TABLE II: Architecture of ResNet [4]

Iii Database

The Denver Intensity of Spontaneous Facial Action (DISFA) database consists of non-posed videos where subjects show different facial expressions as shown in Figure 1. The videos are labelled both the occurrence and intensity values for 12 AUs as shown in Table III by FACS [7]. Among the 27 subjects of various ethnicity, 12 are females and 15 are males. The stereo videos of length 4845 frames for each subject are recorded at 1024768 resolution. Moreover, this database includes 68 facial landmark points for all images.

Fig. 1: Sample images from the DISFA database
TABLE III: Action Unit labels provided in the DIFSA database [3]

The training, validation and testing sets consist of 12, 6 and 9 subjects respectively. The intensity values are provided for each frame where 0 indicates the absence of an AU while 5 is the maximum intensity. For this experimentation, a threshold is set at equal or larger than 2 for an AU to be considered present. Among the total 130814 frames, the distribution of the AU activations is tabulated in Table IV.

AU 1 2 4 5 6 9
No. 6506 5644 19933 1150 10327 5473
AU 12 15 17 20 25 26
No. 16851 2682 6588 2941 36247 11533
TABLE IV: Number of frames with AU activations in DISFA database

Iv Feature extraction

CNNs trained on the ImageNet dataset as discussed in Section II are used as feature extractors. The overview of feature extraction methodology is shown in Figure 2.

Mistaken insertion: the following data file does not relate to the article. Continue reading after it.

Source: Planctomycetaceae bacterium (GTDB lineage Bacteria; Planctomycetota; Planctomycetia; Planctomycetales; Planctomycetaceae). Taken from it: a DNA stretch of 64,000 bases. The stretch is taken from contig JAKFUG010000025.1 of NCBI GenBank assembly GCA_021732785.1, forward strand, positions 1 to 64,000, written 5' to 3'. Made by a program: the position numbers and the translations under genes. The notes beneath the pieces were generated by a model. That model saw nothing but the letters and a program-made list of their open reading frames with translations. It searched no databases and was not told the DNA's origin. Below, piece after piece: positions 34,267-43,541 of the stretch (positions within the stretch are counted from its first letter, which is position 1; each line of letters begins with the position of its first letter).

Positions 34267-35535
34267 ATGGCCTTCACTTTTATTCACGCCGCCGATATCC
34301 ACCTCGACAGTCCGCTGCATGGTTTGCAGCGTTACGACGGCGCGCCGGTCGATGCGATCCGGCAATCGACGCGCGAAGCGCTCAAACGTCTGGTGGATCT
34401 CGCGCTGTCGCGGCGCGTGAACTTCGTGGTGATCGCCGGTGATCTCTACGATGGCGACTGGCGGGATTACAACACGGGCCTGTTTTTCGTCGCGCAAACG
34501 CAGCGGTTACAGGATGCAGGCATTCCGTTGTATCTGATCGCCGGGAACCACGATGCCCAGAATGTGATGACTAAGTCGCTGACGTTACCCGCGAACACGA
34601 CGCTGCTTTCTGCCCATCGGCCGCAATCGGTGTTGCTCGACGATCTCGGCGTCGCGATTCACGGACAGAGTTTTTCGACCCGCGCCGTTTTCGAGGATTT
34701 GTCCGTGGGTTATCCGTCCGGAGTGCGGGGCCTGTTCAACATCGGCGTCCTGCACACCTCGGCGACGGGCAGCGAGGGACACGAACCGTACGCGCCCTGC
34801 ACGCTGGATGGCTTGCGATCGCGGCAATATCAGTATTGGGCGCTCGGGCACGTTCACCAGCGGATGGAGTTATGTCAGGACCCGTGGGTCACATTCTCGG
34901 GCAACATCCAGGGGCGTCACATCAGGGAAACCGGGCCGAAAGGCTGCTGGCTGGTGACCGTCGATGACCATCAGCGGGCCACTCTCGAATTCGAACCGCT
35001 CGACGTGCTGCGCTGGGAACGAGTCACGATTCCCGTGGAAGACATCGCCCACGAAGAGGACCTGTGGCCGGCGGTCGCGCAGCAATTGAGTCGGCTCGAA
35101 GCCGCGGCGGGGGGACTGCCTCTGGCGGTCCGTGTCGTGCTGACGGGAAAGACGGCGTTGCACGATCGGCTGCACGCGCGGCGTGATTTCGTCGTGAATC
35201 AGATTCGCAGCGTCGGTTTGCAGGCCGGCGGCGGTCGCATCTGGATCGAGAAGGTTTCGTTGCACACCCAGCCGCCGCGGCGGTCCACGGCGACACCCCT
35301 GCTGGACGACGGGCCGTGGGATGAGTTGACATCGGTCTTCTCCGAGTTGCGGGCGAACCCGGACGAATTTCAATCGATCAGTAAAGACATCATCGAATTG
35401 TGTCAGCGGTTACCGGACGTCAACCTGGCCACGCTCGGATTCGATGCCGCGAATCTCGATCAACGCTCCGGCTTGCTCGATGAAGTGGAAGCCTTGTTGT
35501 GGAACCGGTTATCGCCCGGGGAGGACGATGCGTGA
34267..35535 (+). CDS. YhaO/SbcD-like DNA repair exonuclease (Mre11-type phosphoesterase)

Fig. 2: Overview of feature extraction methodology

Iv-a Pre-processing

Due to the large number of negative examples, the training and validation sets are balanced by randomly choosing a smaller subset based on the total number of positive examples. Images are aligned and cropped given the feature points. Also, images are normalised according to which network is used. For example, when VGG-Face is used, the mean image of the training set is subtracted from every single image [8].

Iv-B Use CNNs to extract features

Various publicly available CNNs which have been trained on large datasets can be used as fixed feature extractors. The dimensionality of features extracted from different CNN structures are shown in Table V. In this project, we extract features from the first fully connected layer after convolutional blocks. For example, if VGGNet variants are used, features from fc6 layer would be extracted.

AlexNet ZFNet VGGNet GoogLeNet ResNet
Dimensions 2048 4096 4096 1024 2048
TABLE V: Dimensionality of extracted features

Iv-C Training Linear Classifiers

After features have been extracted, they are normalised by setting the mean and standard deviation to 0 and 1, respectively, based on the training set. If the task of AU recognition is conducted for each frame, these features of 1024 (GoogLeNet) or 2048 (ResNet, AlexNet) or 4096 (VGGNet variants) dimensions are used to train linear classifiers. We treat every single action unit independently, so one classifier model is learnt for each AU. Both Linear Discriminant Analysis (LDA) and Support Vector Machines (SVMs) with linear kernel are trained for this binary classification task.